Last Updated on June 4, 2020 by Nancy Carteron, MD, FACR
Interviews like these give me hope for folks who are recently diagnosed with herpes. Although it took me years to get over the stigma and to realize that herpes doesn’t define me any more than the color of my hair defines me, I know it doesn’t have to take that long for others.
In the span of 2 months time, this interviewee moved past the initial shock and shame and came to the realization that even though herpes will impact her relationships, anyone who is truly interested in her will be able to look past her diagnosis. And that is brilliant. Not just because it’s how I wish everyone felt after a diagnosis, but because it didn’t take her long to get to that point.
So, if you’re reading this interview, and you’re not quite there yet yourself, this should be reassurance that you will be eventually too.
1. How old are you?
2. What do you do for a living?
3. What STI/STD do you have/have you had?
4. How long have you had or known you have an STI/STD?
5. Do you know how you contracted this STI/STD?
6. How has your life changed since you contracted an STI/STD?
When I found out I thought, that’s it. I will never be able to be with anyone again. I will never have anyone to hold me or show me human affection again…
I was very depressed and told no one, not even my best friends.
Recently, I came to the realization that if I have a caring relationship with someone, they should find me worth the trouble of dealing with herpes with me, and if they don’t, then at least I won’t be wasting time on a non-caring person. I realized that I wouldn’t stop seeing someone for that reason, so there must be some people like that.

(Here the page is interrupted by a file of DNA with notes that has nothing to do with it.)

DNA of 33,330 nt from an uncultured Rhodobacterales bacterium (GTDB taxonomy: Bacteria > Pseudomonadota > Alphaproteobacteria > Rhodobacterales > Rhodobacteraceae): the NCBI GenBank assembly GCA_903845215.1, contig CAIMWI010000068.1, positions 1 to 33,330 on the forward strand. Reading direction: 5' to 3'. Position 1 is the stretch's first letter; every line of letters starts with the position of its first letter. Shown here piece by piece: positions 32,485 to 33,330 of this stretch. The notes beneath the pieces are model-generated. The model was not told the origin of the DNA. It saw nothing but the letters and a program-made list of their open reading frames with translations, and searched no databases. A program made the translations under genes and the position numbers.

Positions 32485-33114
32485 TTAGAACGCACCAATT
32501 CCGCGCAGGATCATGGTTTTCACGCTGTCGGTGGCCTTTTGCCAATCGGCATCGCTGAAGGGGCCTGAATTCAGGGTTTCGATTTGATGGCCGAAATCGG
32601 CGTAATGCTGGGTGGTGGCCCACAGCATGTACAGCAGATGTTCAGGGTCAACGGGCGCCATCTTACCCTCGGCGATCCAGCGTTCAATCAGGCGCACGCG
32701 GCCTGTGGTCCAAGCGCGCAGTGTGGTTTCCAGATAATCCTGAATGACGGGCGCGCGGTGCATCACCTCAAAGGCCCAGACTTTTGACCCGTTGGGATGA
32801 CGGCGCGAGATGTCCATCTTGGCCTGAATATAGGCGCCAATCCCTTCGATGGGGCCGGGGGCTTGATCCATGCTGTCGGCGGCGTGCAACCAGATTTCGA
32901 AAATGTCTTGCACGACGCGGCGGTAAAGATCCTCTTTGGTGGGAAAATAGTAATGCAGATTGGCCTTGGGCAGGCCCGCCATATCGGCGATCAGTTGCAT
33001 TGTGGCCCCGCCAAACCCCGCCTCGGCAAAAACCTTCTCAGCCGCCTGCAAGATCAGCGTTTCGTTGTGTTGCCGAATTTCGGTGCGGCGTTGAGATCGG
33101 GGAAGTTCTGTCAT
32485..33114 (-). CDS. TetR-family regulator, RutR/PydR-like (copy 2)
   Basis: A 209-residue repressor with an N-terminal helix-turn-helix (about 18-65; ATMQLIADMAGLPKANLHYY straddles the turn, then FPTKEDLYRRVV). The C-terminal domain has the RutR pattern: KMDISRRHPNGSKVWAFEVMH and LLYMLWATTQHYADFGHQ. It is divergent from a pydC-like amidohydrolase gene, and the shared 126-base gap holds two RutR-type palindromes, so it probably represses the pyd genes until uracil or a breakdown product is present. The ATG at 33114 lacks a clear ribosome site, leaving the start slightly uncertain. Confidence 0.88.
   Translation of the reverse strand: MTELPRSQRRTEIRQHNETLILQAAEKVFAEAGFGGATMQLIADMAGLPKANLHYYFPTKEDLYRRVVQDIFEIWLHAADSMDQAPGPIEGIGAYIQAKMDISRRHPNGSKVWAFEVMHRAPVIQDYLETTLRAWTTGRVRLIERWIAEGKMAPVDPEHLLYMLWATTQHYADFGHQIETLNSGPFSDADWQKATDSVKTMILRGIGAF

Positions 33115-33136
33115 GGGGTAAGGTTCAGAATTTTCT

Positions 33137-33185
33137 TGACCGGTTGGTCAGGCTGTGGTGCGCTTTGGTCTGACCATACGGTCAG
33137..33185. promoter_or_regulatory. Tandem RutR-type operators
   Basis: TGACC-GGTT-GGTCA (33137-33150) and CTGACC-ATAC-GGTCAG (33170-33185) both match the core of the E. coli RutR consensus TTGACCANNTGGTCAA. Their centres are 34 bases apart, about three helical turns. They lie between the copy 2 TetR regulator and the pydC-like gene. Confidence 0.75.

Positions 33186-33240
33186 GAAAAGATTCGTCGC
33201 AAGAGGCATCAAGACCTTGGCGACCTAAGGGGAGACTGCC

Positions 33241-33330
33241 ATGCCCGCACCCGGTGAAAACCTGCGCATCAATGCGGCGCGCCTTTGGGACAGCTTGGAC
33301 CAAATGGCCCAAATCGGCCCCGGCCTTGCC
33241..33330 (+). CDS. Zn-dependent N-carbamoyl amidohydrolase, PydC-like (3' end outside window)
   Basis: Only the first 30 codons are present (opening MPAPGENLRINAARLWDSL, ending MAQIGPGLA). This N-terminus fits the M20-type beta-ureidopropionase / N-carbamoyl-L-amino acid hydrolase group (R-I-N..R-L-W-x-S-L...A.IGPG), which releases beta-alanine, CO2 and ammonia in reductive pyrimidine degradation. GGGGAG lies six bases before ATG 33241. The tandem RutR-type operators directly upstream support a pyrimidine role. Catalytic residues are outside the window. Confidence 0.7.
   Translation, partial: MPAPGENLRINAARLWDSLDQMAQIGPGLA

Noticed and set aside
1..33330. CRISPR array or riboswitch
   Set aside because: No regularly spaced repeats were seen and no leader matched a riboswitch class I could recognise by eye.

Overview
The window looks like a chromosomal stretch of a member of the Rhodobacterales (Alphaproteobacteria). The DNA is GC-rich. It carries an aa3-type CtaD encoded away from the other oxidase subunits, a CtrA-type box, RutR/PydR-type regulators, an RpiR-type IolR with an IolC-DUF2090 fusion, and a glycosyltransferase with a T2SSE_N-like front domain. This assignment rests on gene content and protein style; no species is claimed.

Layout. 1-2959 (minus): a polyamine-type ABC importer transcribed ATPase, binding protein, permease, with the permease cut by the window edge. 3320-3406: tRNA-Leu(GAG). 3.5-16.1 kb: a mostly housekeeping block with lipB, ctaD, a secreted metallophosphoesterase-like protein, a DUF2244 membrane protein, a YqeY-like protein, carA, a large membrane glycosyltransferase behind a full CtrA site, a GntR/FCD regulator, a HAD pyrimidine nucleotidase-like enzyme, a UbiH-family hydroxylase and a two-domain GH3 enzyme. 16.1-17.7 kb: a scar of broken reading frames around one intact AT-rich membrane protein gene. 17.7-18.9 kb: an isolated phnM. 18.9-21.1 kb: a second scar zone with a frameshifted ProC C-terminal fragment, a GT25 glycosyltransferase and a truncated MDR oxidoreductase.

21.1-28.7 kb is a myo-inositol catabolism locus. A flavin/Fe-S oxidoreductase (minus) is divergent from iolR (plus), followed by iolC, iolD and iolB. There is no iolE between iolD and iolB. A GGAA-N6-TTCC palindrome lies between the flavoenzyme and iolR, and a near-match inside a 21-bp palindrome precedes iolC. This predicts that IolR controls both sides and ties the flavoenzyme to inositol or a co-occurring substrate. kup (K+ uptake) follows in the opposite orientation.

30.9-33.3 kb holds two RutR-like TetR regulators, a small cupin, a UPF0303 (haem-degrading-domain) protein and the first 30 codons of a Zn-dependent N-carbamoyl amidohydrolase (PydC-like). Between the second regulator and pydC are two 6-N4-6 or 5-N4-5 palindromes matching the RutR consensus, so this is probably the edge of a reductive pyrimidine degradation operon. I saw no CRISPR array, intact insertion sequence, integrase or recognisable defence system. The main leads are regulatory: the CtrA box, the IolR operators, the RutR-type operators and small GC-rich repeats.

It isn’t who I am, it is something I have, and I refuse to be defined by it.
7. Do the people who know you have an STI/STD treat you differently than they treated you before they knew?
I have not told any of my friends. I am just coming to terms with it.
8. Are you currently under treatment for your STI/STD? If so, please share whether you have explored prescription medication, over-the-counter medication, or holistic and natural approaches.
I have zero symptoms, so nothing yet, but now that I have a boyfriend, I am going to the doctors to see all that I can do to reduce the chance of transmission.
9. Has having an STI/STD hindered past relationships?
10. Do you have a significant other? If so, how has this STI/STD affected your partner?
He couldn’t have been kinder. He said I was way too wonderful to let that change things for him. We are going to work through it together.
I told him after about 5 dates, when I knew we were really interested in each other.
11. Have you been sexually active with someone since contracting an STI/STD whom you did not tell you had an STI/STD?
No. That would go against everything I believe in.
I feel like, if I can’t trust someone enough to tell them, then I shouldn’t be sleeping with them (my own moral code, so I am not judging anyone else).
12. How have you changed as a result of contracting an STI/STD?
It’s quite a bit harder to feel sexy. But I feel grateful for my life, and it could be so much worse. At least this condition will not kill me or debilitate me physically.
It has made me realize that I have been careless about a very important aspect in life. I have been pretty selective, but too trusting.
People often don’t know they have it, and I don’t know if I gave it to anyone. That thought makes me sad.
13. Why are you choosing to participate in this interview and/or is there anything else you would like to share with us?
I think it is helpful to know we are not alone, or bad or anything. This is not who we are and doesn’t prevent us from being helpful purpose-driven people in this world… We still have so much to offer.
Can you relate to this interviewee? Did it help you to read someone else’s story? Have you experienced something similar or do you have some feedback to share with this individual? Share your thoughts in the comments section below!